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There are roughly 8.25 million residents of New York City. Protecting and serving those millions are about 35,000 to 40,000 police officers, not including traffic enforcement agents, school safety agents, auxiliary police, and others. Of those 35,000 or so officers, most of them wear uniforms to work each day. But some of New York’s Finest dress in civilian attire: undercover cops, hoping to blend in. If the officer is successful, no one knows he or she is a member of the police department.
No one—including other officers.
As one might deduce, this can cause a problem. What if, during the commission of a violent crime, uniformed police officers attempt to subdue and arrest the group that the undercover officer is with? In the worst case scenario, the uniformed officers could end up firing at the alleged criminals—and, in turn, at their fellow (undercover) officer.
This problem is by no means fiction. On August 22, 1994, as reported by the New York Times, two teenagers were seen entering a subway station, armed with shotguns. An off-duty officer (in plain clothes) named Peter Del-Debbio fired at who he believed to be one of the gunmen, a man named Desmond Robinson. But Robinson, it turned out, was an undercover transit officer in the pickpocket squad, and he, too, was in pursuit of the same two teens Del-Debbio was after. Del-Debbio ended up firing five bullets at Robinson, striking him in the back with at least two of them, and rendering Robinson permanently disabled. (Del-Debbio would later be convicted of second degree assault for using excessive force and sentenced to five years’ probation; Robinson, unable to return to duty, won a $3 million judgment against the City.)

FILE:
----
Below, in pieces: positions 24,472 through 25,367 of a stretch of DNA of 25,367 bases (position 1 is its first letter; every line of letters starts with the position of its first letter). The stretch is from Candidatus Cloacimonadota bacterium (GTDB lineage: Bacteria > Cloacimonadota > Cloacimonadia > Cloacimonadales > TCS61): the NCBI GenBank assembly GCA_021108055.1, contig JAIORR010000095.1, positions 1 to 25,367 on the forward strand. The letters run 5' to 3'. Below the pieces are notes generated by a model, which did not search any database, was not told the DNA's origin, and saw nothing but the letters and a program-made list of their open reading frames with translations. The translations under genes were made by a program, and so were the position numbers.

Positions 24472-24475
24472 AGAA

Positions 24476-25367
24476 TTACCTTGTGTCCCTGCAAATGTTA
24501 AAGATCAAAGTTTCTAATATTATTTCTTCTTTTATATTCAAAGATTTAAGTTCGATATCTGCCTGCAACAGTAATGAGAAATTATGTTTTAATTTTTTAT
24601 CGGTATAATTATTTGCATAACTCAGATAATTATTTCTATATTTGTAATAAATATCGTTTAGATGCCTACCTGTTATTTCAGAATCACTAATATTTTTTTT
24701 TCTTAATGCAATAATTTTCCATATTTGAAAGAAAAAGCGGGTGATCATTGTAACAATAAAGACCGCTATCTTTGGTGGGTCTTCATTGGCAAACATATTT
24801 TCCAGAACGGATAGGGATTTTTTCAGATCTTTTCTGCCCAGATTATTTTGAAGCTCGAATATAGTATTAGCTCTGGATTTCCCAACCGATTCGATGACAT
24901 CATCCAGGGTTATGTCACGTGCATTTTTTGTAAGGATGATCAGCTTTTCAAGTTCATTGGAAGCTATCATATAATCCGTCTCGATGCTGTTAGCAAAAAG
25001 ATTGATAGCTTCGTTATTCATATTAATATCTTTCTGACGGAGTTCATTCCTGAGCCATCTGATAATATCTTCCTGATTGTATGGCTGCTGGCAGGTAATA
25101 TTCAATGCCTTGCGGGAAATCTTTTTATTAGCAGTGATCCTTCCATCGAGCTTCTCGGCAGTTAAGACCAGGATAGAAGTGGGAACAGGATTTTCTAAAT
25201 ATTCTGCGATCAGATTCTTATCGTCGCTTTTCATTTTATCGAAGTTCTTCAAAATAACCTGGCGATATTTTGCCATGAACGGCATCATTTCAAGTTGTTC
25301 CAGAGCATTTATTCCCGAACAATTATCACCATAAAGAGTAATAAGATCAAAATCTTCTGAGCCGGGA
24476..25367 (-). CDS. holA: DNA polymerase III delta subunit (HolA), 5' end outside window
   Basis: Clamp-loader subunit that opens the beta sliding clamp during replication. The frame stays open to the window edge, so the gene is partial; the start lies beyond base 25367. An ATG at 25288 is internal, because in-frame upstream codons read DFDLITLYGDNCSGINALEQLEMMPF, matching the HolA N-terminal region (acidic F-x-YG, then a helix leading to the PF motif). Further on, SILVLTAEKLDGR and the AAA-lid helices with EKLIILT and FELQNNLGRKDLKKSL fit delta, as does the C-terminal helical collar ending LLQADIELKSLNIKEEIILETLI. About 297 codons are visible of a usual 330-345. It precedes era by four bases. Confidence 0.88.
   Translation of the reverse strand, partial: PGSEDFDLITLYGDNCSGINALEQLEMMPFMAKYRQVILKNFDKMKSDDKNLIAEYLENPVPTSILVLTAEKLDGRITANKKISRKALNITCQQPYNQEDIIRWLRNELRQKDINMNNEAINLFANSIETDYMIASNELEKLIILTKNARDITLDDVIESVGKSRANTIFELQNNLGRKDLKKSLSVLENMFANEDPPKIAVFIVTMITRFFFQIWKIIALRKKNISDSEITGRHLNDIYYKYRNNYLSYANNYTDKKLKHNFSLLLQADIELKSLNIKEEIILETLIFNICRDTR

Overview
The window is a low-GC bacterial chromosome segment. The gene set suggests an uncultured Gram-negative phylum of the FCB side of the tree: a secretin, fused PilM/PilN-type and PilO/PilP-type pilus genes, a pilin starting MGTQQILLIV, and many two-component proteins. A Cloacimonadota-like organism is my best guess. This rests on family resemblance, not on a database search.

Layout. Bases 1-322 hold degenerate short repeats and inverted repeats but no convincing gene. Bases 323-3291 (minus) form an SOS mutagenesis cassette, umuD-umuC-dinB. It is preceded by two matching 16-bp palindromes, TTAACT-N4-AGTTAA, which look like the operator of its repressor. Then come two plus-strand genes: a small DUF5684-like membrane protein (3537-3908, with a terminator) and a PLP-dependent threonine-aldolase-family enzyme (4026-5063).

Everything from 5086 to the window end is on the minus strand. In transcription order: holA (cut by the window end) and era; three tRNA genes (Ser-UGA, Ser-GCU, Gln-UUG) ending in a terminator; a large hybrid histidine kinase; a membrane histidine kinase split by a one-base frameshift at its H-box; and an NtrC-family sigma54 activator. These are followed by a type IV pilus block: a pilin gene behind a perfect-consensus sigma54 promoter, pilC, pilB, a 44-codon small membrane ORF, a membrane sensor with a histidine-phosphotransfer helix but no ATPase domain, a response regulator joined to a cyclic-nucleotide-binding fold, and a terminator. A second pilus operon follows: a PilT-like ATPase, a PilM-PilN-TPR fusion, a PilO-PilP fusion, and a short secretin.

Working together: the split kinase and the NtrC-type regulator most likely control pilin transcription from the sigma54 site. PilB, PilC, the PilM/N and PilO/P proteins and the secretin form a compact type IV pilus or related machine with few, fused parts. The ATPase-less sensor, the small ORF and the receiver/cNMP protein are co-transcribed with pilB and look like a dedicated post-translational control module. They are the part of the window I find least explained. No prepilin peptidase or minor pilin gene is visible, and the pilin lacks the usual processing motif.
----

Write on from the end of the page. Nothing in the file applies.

In hopes of avoiding this, the NYPD has had a system in place since the 1970s—one which was unfortunately not followed in the Del-Debbio/Robinson situation—which aimed to signal officers that the “perpetrator” they thought they were trailing was, in fact, an ally. In another article about the subway shootout, the Times reported on that system: the NYPD’s “color of the day.” Each day, the police department would designate a color, and undercover officers were to wear a headband, wristband, or other easily-noticeable article of clothing using that color. (In 1994, the transit police were not part of the NYPD, perhaps explaining why Robinson was not wearing the color of the day.) Although this system is not fool-proof—it can cause false positives and does not truly meet the needs of those officers who must make split-second decisions—it is certainly better than nothing.
The “color of the day” system is generally not well known nor often discussed by the police department’s leadership, for obvious reasons. For all we know, especially with changes in technology over the last two decades, the system may no longer be in effect. But either way, it most likely saved a number of officers’ lives.